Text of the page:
So go out there and have a frolicking good time. Let us celebrate this holy tide the way our ancestors did: with abandon. Let us bring back our ecstatic rites and let us celebrate our Gods with joy. Here is one of the prayers to Freya that I really like (and Freya is not the only Deity invoked. It varies from House to House, and I tend to emphasize Her when writing about Beltane because my key apprentice at the moment is a Freya’s woman).
To the Boar-Rider
(prayer by H. Jeremiah Lewis*)
Hail victory-bringing Goddess
with braids of electrum, eyes like ice
and a countenance even colder,
clever Freyja of snaring schemes
and snaky stratagems
whose beauty is stern,
and utterly Hyperborean
when you stand firm
in the war-council of the Gods
with your Giant-dispatching ash-spear,
your handsome boar tusk helm,
and your gleaming sun-bedecked linden shield as well.
You speak far-seeing words,
hard words and brutal,
which the Gallow’s God, Borr’s son,
the High One approves of.
Oft have you sparred and oft fought as allies;
of the two, Óðinn much prefers the latter. You won his respect, O Freyja;
he knows your worth,
and will never again underestimate
the one who is mighty with mead.
For once you roared out onto the field
astride your gold-bristled charger
and there appeared nothing cool,
calm or collected about you.
No, your eyes rolled back
and your body seethed and shuddered
as violent cantrips tore themselves
from your lovely throat
like the call of crows or wolf’s howl,
and fearful frenzies lashed your foes,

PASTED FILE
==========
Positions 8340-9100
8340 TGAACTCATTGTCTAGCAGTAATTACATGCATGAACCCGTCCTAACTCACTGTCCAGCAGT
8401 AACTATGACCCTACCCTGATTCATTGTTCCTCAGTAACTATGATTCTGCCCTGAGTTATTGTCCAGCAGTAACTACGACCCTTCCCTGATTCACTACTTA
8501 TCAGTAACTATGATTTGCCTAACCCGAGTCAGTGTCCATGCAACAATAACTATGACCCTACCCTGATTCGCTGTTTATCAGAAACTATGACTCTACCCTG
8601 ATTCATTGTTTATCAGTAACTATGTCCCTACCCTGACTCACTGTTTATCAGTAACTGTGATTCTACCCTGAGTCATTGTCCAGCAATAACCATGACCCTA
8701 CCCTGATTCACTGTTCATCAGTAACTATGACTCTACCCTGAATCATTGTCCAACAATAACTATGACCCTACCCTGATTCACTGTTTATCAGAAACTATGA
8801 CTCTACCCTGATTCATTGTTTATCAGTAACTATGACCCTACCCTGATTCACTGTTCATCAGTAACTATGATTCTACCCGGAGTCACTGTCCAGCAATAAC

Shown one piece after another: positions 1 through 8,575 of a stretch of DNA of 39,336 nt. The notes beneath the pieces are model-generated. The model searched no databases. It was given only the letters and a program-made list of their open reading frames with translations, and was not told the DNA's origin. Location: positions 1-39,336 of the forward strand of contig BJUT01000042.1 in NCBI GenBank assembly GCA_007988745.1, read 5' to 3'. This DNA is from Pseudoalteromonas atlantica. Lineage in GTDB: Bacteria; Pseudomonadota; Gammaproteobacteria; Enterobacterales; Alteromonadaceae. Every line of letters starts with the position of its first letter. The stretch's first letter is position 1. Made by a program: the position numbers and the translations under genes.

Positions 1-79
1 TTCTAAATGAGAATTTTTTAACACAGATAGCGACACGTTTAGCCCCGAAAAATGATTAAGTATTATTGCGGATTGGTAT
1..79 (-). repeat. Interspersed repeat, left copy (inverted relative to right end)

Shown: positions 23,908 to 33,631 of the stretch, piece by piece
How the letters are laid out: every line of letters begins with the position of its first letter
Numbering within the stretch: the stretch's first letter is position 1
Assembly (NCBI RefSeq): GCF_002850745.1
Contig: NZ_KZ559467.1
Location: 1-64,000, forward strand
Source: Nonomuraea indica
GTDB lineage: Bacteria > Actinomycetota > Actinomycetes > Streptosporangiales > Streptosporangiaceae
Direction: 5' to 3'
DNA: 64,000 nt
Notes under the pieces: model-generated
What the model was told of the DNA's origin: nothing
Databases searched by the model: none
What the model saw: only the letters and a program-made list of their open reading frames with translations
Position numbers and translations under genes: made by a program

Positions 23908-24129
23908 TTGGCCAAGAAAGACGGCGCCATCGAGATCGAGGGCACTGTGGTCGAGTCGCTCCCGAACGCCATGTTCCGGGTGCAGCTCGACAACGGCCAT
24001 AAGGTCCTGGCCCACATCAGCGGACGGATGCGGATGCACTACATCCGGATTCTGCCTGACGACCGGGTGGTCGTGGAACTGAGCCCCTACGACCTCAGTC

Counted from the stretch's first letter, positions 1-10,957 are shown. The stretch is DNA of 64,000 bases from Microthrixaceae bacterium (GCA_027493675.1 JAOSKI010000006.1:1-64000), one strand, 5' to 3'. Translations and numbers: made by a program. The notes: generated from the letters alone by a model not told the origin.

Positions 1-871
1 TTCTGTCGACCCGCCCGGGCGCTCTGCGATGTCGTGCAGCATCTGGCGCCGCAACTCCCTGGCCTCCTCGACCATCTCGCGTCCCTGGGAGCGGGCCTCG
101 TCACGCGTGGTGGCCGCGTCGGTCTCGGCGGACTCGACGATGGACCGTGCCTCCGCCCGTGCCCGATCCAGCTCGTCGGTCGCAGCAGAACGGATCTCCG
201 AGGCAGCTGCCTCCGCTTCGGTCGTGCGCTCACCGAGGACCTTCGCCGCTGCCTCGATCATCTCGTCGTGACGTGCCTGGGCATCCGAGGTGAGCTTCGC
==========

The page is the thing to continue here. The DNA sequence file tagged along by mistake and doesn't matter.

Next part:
driving them shrieking
before you and your violent kin.
Glad is Sigþrór and Glapsviðr
to have one so heiðr to fight beside
with the dire day of doom,
darkness, damnation and desolation
drawing ever nearer.
Help me to meet my own
trials, obstacles and antagonists
with will unwavering and mind unfettered as your own, O Mistress of the Battle Din and Delight of Soldiers.
( * Used with permission – he’s my husband. I looked over and asked him if I could share these lol. This isn’t a regular Walpurgis prayer, but comes from our household prayer book. I like it because it focuses on Freya as a protector of soldiers and Goddess of war).
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Happy Walpurgisnacht, folks. May the Gods and Goddesses of abundance, sensuality, sexuality, and joy be praised and honored. May our ancestors be remembered. May the land be refreshed and renewed. Let the libations flow.
In my book “Devotional Polytheism,” when writing about this holy tide, I note that it “is about sex. Well, ok it’s not just about sex but it is about loosing creativity and readying the land for summer growth, and the explosion of life that comes with the turning of the seasonal year to spring. It’s a seasonal festival all about fertility and fire, abundance, and rampant, unadulterated, unapologetic creativity. It’s about coming and the burning in the loins, and the earth’s seasonal orgasm that brings a flood of life into being as spring turns to summer and the land yields its bounty to the blazing beauty of the sun.”
So go out there and have a frolicking good time. Let us celebrate this holy tide the way our ancestors did: with abandon. Let us bring back our ecstatic rites and let us celebrate our Gods with joy.